Now Face Recognition Tech In Complete Darkness Arrives



Short Bytes: Researchers at a German Insitute have devised a technology that would take the face recognition technology to new levels. The deep neural system based computer network is able to identify the photos taken in an utter darkness.

In the past decade or so, there has been an exponential advancement in technology. The face detection and recognition technology was not left behind either. Facebook was in the news recently with its new face recognition technology where the social media site would identify and recognize you even if you are shying way from the camera.

This time, the German computer scientists Saquib Sarfaraz and Rainer Stiefelhagen have developed a face recognition system that works even in complete darkness. The latest technology works by analyzing Infra-Red images of a person in darkness and then comparing them with the existing images taken in daylight.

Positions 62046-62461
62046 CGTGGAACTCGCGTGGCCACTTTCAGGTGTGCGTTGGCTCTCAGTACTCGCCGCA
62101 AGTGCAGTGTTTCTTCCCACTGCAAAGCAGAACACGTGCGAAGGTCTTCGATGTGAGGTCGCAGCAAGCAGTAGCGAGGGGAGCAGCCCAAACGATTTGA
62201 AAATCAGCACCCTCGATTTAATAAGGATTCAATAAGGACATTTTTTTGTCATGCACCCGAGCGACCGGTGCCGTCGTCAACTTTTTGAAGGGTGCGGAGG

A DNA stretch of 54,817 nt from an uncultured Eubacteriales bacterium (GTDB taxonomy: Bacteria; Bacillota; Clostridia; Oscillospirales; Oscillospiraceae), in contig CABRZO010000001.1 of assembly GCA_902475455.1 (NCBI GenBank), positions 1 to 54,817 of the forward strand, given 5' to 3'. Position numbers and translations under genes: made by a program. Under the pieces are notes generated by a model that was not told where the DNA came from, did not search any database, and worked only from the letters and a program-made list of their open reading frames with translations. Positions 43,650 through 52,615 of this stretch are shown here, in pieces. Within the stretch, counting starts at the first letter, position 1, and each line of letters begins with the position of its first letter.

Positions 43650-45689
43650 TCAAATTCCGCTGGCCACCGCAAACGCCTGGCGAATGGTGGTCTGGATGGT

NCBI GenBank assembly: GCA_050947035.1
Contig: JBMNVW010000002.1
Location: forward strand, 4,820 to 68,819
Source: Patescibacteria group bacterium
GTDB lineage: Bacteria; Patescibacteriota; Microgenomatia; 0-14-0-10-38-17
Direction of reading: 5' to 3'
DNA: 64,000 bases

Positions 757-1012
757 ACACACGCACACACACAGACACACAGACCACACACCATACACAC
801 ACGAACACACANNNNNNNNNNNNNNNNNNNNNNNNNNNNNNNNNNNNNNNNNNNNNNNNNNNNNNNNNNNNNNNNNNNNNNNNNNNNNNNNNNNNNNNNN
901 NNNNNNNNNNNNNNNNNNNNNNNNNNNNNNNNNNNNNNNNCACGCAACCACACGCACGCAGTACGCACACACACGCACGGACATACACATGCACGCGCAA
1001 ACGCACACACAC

Taking images is the simple part. The challenge was to compare the two image sets. For that, they created a computer program that utilizes a deep neural network system which imitates the functioning of the human brain. The scientists published in their study that their deep neural network system was able to recognize 4,585 images in just 35 ms, comparing the Infra-Red set from the regular ones.

In past few months, Google showed us its creativity, as they coupled the photo recognition technology with some artificial intelligence and developed the Google Photos.

Also Read: Facebook Can Now Recognize You in Photos Without Even Seeing Your Face

However, like all new innovations, this tech is not perfect yet. The accuracy rate was 80% if there were a good number of regular visible light photos. As the IR images were compared with only one image taken in broad daylight, the recognition accuracy dropped to 55%.

The idea to analyze the images taken in the dark would hugely benefit the police department since most of their suspects are pictured at night, while they are at work, through surveillance cameras.

Via: MIT

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Aashish Sharma

Aashish Sharma

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